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THE RELATION OF ANESTHESIA TO HYPOXIA AND ANOXIA

RALPH M. WATERS, M.D.
JAMA. 1944;126(17):1068-1069. doi:10.1001/jama.1944.02850520010005.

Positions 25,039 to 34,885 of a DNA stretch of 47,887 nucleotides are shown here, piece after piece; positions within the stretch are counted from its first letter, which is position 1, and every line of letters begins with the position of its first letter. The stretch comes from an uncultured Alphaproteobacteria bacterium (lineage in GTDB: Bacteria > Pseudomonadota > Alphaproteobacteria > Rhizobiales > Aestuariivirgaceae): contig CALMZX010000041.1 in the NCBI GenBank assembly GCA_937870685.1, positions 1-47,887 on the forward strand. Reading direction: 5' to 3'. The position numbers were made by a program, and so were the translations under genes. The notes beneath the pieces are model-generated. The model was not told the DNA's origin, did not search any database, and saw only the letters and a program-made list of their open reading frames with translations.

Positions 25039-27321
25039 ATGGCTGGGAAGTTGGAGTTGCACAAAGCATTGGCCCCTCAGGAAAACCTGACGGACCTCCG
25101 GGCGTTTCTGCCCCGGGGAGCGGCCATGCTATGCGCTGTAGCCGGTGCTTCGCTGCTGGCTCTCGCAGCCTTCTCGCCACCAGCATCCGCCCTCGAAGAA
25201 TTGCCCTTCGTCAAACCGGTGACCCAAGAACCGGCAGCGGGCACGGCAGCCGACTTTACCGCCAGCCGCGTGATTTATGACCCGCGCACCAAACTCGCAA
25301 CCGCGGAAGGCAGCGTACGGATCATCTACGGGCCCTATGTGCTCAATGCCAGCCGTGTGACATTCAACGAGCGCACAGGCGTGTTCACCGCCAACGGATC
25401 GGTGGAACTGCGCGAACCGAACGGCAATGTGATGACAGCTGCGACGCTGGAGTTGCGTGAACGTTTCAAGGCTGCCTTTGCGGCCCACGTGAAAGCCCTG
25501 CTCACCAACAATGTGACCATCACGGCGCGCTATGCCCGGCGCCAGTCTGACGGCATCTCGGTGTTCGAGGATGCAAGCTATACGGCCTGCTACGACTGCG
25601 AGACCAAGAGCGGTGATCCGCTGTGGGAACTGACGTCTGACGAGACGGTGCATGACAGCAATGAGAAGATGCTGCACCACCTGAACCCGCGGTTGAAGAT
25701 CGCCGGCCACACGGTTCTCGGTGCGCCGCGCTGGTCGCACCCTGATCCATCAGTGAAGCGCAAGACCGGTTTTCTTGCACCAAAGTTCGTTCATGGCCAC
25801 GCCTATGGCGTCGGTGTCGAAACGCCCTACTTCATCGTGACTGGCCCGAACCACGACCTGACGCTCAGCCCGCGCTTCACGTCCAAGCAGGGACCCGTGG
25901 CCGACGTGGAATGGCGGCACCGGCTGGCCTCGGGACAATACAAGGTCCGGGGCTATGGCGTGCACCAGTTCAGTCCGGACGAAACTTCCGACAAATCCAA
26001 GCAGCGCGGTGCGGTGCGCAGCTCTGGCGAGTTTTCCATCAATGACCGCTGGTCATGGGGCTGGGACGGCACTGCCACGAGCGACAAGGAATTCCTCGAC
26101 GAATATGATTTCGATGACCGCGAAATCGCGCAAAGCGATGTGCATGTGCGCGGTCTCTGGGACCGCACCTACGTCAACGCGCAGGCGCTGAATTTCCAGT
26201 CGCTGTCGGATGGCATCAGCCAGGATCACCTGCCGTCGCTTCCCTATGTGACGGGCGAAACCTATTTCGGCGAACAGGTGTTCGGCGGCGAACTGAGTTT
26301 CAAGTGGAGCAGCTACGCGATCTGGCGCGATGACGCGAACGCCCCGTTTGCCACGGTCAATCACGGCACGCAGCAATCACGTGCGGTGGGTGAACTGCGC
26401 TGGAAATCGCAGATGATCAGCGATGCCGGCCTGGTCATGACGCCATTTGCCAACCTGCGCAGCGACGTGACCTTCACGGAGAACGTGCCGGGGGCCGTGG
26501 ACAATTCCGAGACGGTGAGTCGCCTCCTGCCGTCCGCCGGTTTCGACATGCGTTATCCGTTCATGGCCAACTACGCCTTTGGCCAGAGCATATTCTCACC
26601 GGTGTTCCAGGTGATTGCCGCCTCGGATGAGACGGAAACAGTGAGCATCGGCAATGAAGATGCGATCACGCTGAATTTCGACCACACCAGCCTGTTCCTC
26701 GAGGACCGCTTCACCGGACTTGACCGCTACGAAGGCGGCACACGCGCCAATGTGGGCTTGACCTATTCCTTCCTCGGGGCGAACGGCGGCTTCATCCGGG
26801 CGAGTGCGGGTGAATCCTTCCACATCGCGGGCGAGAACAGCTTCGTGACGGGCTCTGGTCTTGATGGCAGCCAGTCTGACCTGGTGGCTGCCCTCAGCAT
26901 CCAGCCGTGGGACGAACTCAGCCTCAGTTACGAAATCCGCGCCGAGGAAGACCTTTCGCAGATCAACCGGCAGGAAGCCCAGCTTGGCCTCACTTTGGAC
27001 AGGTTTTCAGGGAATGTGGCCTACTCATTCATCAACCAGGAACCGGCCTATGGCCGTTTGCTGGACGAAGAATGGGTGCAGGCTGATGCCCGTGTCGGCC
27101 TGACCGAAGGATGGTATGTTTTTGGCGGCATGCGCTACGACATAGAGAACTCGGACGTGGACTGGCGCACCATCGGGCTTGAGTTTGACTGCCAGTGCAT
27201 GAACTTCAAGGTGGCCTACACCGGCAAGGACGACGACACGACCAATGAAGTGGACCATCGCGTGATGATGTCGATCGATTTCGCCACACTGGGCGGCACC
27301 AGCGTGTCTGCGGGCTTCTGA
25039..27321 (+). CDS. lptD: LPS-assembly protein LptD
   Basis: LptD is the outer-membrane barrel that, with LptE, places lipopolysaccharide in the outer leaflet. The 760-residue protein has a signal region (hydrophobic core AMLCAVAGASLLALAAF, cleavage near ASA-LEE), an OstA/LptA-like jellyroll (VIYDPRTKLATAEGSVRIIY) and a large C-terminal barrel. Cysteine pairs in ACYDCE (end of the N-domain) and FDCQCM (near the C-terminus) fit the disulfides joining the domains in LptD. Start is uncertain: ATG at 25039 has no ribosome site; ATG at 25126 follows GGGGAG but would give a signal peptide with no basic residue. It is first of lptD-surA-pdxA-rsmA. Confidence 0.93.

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At the sessions of the Section on Pathology and Physiology in 1940 the word hypoxia was used in a symposium on anoxia to designate milder degrees of deprivation of oxygen. In the present discussion the word hypoxia1 will be used to mean any reduction in the tension of oxygen which produces disturbances of function only while the reduction persists. Hypoxia has completely reversible effects. Anoxia will mean a reduction of tension of such a degree that it is followed by changes of function persisting after the lowered tension is relieved. Anoxia is characterized by irreversible effects. Admittedly, an immediate decision cannot always be made as to which word, thus defined, ought to be used on a particular occasion. The use of these two terms does, nevertheless, distinguish between a condition of only temporary moment and one causing prolonged inactivity or death of some or all of the cells of

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